Neil, of course, has already dismissed nearly all of academia except Pervo and a few others. But on what basis does he claim that the above prefaces do not support the view that Luke-Acts is within the genre of ancient historiography? I will attempt to understand his points as best I can, but in this instance they are a bit rambling and unorganized. So I will revise my response if Neil further clarifies his points.

Initially, I want to clarify two points. First, no one argues that Luke-Acts is history simply because it has prefaces. It is because of the type of prefaces it has and what they say that scholars take them as important evidence of genre. Second, Neil seems to caricature the treatment of the prefaces by others, implying that they are taken as irrefutable evidence of genre. Surely even Neil can agree that the author’s stated purpose for writing is an important piece of evidence in understanding the purpose of his writing. If not, then I suspect nothing could convince him. But to say that a preface is an important indicia of genre is not to say that other factors are irrelevant.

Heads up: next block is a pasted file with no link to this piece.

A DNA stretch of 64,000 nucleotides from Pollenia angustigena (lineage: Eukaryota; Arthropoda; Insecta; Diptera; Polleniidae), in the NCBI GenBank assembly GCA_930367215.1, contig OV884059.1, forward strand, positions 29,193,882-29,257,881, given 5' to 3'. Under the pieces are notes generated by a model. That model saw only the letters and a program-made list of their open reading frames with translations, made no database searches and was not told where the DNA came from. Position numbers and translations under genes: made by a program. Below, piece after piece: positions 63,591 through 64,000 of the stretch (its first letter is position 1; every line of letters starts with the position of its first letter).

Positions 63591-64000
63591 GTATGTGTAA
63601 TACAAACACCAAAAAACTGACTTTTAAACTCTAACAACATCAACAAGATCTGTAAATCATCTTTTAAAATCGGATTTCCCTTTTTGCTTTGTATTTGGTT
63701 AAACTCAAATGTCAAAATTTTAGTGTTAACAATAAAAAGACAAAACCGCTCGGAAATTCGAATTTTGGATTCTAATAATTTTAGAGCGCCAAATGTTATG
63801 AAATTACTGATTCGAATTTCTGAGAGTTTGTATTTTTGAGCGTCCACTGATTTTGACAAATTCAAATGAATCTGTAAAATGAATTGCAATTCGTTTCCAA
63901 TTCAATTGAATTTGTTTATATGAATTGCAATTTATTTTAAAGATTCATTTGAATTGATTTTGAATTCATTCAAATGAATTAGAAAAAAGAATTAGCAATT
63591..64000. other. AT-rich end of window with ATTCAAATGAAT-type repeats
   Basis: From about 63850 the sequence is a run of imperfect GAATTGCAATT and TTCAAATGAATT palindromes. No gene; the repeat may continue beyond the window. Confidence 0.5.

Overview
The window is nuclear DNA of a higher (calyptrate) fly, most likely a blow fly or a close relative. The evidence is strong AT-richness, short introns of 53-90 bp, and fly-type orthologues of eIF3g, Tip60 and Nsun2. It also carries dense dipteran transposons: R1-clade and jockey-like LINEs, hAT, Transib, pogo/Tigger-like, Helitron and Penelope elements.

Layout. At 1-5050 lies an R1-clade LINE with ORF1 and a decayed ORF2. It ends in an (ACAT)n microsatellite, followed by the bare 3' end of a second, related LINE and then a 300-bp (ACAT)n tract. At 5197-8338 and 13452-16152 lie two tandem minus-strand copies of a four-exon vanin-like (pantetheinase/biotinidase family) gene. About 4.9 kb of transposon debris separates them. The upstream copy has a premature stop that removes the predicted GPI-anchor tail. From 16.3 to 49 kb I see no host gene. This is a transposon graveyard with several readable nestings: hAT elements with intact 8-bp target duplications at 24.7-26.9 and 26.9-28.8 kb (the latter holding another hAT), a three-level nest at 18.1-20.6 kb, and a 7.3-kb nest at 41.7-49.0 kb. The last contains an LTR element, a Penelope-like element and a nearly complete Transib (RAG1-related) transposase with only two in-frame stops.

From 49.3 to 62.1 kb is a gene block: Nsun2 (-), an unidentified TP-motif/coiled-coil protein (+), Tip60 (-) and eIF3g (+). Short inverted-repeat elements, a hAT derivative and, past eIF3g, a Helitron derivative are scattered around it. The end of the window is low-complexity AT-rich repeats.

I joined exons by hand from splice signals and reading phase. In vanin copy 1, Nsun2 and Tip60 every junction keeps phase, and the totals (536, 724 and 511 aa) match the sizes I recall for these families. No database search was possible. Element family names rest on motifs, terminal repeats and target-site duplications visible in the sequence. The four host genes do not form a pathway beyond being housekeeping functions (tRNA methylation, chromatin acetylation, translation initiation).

The core of Neil's case appears to be some one liners from Pervo without citation, argument, or support, to which is added a note about Loveday Alexander’s treatment of the prefaces. As for Pervo, I have addressed his arguments in depth in my article on Acts (here). I also have written about a review by Marion Soards that provides a good glimpse into the reasons for the (lack of) impact Pervo’s theory has had on the academic view of Luke-Acts’ genre. I will address Neil's one liners and then address his argument regarding Loveday Alexander. A more detailed discussion of the various examples of prefaces from ancient literature will occur in another post.